A man who looks a Gorgon in the eyes is said to turn to stone. Medusa is a fitting goddess for women recovering from eating disorders, I think -- she stops the wandering eye in its path, protecting herself from anyone who would criticize her or look at her harshly.
The only problem is that Gorgons can turn the same harsh gaze upon themselves. Though I prefer not to think of it, because I like Medusa too much, I can’t forget that she conquered with a mirror in the end. Perseus held one up to her and, looking at her own reflection, Medusa turned to stone, not unlike the bronze statue that I came across in the Boboli Gardens in Florence.
Even frozen, there is something of the magnificent and daring in Medusa. She is a woman who stands alone, proud and wise; her vision cuts through the quick, spotting everything, revealing every secret, every flaw. I think of her as a goddess who won’t take any crap from anyone. She is honest -- honest unto death.
Studies have shown that people with depression don’t necessarily have distorted thoughts -- it’s just that they can’t maintain the usual rose-colored glasses that most of us carry around to convince ourselves that things really aren’t that bad. We prefer these small fibs to point-blank honesty; we’d rather believe that the glass is half-full than admit that there are only a few drops clinging to the bottom. People with depression often see things just as they are -- and so much honesty can hurt, like Medusa’s gaze turned upon herself.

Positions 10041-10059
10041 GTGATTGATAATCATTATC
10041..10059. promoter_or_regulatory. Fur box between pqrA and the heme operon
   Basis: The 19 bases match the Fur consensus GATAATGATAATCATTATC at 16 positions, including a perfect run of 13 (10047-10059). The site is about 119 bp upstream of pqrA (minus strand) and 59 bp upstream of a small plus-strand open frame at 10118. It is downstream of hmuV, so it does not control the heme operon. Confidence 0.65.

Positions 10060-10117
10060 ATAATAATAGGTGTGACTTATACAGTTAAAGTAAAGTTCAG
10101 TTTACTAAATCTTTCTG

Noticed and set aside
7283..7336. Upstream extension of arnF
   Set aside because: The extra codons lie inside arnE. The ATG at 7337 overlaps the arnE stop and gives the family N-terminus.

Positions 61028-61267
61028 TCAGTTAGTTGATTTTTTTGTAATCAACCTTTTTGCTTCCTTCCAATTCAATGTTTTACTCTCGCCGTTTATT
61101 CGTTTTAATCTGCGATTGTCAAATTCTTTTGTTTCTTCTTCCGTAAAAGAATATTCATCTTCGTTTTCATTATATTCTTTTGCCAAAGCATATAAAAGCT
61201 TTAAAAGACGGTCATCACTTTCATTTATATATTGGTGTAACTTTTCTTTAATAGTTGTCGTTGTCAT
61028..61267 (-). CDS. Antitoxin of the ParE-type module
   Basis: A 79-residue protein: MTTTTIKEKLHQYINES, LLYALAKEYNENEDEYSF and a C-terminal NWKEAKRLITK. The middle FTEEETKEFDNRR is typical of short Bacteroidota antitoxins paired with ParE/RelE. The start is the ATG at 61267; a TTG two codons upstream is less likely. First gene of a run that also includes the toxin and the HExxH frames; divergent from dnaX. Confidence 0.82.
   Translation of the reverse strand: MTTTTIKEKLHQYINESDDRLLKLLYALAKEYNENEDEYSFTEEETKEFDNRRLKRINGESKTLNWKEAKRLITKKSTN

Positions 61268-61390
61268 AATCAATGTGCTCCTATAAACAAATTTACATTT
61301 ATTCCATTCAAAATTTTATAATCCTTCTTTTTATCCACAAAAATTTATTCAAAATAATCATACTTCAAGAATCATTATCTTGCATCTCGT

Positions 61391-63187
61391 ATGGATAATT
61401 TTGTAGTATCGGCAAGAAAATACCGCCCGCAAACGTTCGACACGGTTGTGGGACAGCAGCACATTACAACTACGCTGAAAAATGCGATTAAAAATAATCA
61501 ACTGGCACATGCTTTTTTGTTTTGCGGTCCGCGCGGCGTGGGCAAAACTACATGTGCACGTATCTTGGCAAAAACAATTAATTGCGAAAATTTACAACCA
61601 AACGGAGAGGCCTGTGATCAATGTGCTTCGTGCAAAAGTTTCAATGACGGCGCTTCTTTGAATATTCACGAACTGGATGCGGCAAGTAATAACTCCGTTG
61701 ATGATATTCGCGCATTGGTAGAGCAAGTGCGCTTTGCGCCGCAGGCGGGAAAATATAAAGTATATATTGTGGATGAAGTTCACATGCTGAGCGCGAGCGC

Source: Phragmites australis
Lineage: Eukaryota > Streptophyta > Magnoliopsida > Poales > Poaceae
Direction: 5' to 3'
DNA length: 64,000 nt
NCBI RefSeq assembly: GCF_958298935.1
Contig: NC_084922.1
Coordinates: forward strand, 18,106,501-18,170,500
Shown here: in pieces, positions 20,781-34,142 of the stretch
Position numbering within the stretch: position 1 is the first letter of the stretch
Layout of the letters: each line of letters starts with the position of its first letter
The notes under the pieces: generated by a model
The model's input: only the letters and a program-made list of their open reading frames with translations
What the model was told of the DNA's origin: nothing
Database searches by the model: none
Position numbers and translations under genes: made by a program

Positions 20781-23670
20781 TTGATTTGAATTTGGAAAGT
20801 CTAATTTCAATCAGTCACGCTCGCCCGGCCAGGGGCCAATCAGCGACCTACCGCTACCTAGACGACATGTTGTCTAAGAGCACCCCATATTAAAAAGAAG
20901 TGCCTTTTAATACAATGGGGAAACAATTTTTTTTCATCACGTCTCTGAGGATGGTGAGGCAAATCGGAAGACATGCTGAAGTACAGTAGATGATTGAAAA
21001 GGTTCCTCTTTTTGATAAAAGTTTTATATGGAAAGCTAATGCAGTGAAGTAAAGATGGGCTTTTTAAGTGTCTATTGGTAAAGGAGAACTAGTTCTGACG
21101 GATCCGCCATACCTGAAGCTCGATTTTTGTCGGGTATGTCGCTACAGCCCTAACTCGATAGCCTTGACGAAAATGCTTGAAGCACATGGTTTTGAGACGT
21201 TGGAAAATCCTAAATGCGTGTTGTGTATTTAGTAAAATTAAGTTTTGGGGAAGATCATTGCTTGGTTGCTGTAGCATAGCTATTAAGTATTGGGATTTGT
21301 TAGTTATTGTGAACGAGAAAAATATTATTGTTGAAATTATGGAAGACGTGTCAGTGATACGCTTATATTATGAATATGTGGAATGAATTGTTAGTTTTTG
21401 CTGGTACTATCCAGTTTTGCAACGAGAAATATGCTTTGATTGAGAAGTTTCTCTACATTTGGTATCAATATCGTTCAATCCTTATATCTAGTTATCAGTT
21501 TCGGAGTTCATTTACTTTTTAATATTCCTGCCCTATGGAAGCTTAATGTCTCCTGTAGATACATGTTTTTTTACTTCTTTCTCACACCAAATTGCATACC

Still, I find her image helpful, when I’m confronted by lies and confusion around me, and can’t find the way. Those are the times when I want to be able to “say it like it is” and put a sharp wall between my own thoughts and feelings and those of the people around me. I haven’t had much need for such a stance lately, but stumbling upon this image of Medusa reminded me of all that it took for me to learn to see things with my own eyes, and honor my own visions of the world and myself. Goddess, you are great.